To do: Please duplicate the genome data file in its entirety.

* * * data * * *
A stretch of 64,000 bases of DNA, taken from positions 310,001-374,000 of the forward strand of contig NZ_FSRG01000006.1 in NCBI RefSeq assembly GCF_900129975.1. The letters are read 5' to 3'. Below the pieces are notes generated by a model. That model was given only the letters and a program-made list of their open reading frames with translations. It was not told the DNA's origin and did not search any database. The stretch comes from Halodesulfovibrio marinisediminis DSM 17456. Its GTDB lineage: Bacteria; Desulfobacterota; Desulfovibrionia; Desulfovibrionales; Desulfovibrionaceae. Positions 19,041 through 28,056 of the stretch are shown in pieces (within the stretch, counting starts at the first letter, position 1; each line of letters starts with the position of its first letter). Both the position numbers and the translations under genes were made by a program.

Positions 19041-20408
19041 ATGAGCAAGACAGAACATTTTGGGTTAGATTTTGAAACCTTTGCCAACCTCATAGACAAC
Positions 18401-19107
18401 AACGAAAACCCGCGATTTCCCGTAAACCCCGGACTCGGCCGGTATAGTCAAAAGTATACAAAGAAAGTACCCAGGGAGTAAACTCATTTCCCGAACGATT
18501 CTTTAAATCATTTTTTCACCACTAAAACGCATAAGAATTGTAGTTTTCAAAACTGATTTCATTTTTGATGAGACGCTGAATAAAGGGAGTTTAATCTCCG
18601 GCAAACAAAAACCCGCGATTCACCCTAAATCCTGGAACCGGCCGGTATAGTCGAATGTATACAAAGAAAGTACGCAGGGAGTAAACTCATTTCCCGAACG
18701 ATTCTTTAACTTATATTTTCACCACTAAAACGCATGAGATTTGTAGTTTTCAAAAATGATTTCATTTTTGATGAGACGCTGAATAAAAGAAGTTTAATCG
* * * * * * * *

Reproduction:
A stretch of 64,000 bases of DNA, taken from positions 310,001-374,000 of the forward strand of contig NZ_FSRG01000006.1 in NCBI RefSeq assembly GCF_900129975.1. The letters are read 5' to 3'. Below the pieces are notes generated by a model. That model was given only the letters and a program-made list of their open reading frames with translations. It was not told the DNA's origin and did not search any database. The stretch comes from Halodesulfovibrio marinisediminis DSM 17456. Its GTDB lineage: Bacteria; Desulfobacterota; Desulfovibrionia; Desulfovibrionales; Desulfovibrionaceae. Positions 19,041 through 28,056 of the stretch are shown in pieces (within the stretch, counting starts at the first letter, position 1; each line of letters starts with the position of its first letter). Both the position numbers and the translations under genes were made by a program.

Positions 19041-20408
19041 ATGAGCAAGACAGAACATTTTGGGTTAGATTTTGAAACCTTTGCCAACCTCATAGACAAC
Positions 18401-19107
18401 AACGAAAACCCGCGATTTCCCGTAAACCCCGGACTCGGCCGGTATAGTCAAAAGTATACAAAGAAAGTACCCAGGGAGTAAACTCATTTCCCGAACGATT
18501 CTTTAAATCATTTTTTCACCACTAAAACGCATAAGAATTGTAGTTTTCAAAACTGATTTCATTTTTGATGAGACGCTGAATAAAGGGAGTTTAATCTCCG
18601 GCAAACAAAAACCCGCGATTCACCCTAAATCCTGGAACCGGCCGGTATAGTCGAATGTATACAAAGAAAGTACGCAGGGAGTAAACTCATTTCCCGAACG
18701 ATTCTTTAACTTATATTTTCACCACTAAAACGCATGAGATTTGTAGTTTTCAAAAATGATTTCATTTTTGATGAGACGCTGAATAAAAGAAGTTTAATCG